Business Sense | Understanding the phases of change – Eureka Times-Standard

The workplace is a challenging space to navigate. Understanding the transitional phases of change and the ways behavioral psychology impacts how we experience change, will better equip leaders to support their teams. The Scott & Jaffe’s Resistance Cycle model demonstrates four phases that employees go through when undergoing organizational change.

Denial: This phase begins when employees go from “business as usual” to first learning about a change. Be watchful for employees appearing unconcerned, downplaying, avoiding, or ignoring the change, and exhibiting special interest in revisiting the past. This is when employees generally feel very stressed. As productivity declines, morale suffers. Communicate why the change is happening and share the negative implications of it not occurring. Seek out and listen to feedback on alternatives and inquire about how the change is making employees feel. Manage expectations by helping employees to understand what is really true, versus what they wish were true.

Resistance: As employees settle with the reality of impending change, they tend to struggle and show frustration or anger. This often manifests as feeling overwhelmed, complaining, placing blame on others, being highly critical or passive, and hyper-focusing on the change. This is a good time to ask employees how they think things will look differently as a result of the change and what they are most excited about in the future. Encourage employees to talk optimistically about the change with their peers and steer them through the urge to place blame. When change happens in haste or is forced, your organization can get stuck here, so be intentional and take good care during this phase.

Exploration: When employees accept that change is happening regardless of resistance, they become very sensitive and, simultaneously, develop curiosity around exploring what the change means for them as individuals, to the team, and for the organization as a whole. Critical thinking skills activate, and employees begin to consider and integrate information at a deeper level. Signs of this phase include experimentation, idea sharing, visioning and goal setting, eagerness to identify role clarity, and early efforts to take initiative and get work done. This is the time to engage employees in trying new things, exploring various perspectives, contemplating ways to contribute, and identifying the outcomes they would like to get from the change.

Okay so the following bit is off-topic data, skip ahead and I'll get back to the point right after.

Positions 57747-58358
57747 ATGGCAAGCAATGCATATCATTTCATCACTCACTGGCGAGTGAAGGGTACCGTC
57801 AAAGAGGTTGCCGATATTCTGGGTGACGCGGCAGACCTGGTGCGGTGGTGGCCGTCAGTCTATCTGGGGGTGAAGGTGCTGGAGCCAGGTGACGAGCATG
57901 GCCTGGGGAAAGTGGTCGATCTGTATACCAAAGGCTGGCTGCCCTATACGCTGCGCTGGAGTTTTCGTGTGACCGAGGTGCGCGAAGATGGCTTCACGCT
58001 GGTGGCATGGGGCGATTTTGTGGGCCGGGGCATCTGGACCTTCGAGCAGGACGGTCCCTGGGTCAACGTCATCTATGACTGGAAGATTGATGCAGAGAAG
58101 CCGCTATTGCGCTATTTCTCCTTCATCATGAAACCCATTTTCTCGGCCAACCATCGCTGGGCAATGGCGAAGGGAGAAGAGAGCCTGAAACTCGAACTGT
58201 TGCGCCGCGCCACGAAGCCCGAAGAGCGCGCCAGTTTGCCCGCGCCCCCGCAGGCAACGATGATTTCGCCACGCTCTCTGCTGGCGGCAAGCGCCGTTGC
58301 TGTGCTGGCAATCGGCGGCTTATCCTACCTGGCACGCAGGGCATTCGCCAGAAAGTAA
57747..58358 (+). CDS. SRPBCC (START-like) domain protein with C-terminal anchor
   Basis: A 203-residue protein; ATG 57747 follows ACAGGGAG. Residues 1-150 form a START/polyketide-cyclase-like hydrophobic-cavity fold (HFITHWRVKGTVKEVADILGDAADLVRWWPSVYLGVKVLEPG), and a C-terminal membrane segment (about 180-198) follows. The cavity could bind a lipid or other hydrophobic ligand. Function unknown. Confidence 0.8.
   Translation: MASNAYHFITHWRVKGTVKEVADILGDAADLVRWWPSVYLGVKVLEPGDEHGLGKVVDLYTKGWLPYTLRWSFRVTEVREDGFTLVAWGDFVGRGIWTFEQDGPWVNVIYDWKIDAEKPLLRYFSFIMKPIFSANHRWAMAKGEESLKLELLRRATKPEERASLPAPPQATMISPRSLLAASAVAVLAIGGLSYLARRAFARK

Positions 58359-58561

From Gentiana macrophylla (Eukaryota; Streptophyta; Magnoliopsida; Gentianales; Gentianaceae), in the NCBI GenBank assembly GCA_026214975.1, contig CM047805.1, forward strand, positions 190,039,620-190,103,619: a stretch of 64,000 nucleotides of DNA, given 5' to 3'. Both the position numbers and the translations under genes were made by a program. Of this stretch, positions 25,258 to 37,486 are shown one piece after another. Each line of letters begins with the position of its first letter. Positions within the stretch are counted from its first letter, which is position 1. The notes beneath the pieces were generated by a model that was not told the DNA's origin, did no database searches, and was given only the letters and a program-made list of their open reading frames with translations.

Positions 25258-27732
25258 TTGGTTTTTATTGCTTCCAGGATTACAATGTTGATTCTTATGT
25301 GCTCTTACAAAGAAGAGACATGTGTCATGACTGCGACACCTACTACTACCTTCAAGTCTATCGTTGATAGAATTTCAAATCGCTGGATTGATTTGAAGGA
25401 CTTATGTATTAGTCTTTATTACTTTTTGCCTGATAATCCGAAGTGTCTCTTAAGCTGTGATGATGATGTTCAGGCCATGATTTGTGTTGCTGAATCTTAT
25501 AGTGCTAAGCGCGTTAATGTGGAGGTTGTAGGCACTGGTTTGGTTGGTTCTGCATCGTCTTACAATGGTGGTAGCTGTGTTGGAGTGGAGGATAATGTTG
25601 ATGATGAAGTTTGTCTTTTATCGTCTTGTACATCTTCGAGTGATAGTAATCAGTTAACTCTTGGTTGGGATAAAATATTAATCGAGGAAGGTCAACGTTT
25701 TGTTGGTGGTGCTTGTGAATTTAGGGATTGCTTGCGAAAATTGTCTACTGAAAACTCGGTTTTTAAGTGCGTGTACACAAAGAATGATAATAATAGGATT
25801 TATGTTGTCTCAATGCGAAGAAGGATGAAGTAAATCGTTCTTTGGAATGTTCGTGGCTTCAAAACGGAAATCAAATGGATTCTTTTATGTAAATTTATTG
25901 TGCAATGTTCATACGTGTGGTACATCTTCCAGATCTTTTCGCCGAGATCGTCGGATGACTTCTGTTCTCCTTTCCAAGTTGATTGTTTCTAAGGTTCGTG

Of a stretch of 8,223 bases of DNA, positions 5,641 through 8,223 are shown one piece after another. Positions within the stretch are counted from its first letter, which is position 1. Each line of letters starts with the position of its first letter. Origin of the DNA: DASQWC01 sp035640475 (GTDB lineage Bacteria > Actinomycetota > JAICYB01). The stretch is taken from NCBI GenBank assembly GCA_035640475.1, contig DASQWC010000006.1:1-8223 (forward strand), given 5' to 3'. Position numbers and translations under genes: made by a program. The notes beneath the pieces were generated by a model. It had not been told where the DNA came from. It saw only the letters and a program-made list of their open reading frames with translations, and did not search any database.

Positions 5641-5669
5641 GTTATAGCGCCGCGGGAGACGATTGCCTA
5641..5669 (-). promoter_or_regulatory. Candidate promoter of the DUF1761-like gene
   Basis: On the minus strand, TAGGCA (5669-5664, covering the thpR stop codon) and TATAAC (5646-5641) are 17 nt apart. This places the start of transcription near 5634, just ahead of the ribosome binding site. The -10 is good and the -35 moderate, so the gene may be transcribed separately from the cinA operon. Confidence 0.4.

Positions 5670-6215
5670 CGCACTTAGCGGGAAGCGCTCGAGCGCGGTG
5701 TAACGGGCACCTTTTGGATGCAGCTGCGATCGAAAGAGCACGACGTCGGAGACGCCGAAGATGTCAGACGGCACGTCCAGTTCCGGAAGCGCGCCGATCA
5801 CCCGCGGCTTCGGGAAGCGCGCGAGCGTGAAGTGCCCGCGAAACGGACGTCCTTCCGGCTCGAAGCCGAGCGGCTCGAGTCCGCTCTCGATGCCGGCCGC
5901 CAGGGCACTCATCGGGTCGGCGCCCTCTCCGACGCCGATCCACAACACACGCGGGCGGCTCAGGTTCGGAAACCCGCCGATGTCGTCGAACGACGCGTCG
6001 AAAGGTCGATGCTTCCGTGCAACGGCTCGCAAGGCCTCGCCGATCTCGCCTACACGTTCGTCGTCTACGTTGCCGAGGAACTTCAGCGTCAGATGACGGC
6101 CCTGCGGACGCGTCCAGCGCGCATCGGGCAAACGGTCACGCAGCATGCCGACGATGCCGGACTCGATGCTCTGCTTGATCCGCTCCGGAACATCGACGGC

Acceptance: As employees apply their ideas and try things out, they will also begin noticing opportunities that the change offers. The team begins to relax as they develop a sense of control and start showing appreciation for their journey with a more proactive and future-focused outlook. When employees feel a sense of accomplishment for having persevered, it is time to focus energy where they can make the most impact. Get curious about how your employees see themselves being successful with the change and help them identify rewards for themselves when the change happens. This is also a good time to discuss any long-term opportunities that may be available as a result of their experience participating in the change process.

Change is never easy but understanding how it impacts organizations psychologically enables leaders to show compassion for the feelings and experiences of employees while also helping them to stabilize and make sense of their circumstances. Remember to invest in communication and be purposeful in the change that you pursue!

Jolene Thrash is the owner of JMT Consulting and provides professional consulting for organization development, human resources, and people development. She is a certified human resources professional with a master of professional studies in organization development and change. She can be contacted at or visit her website,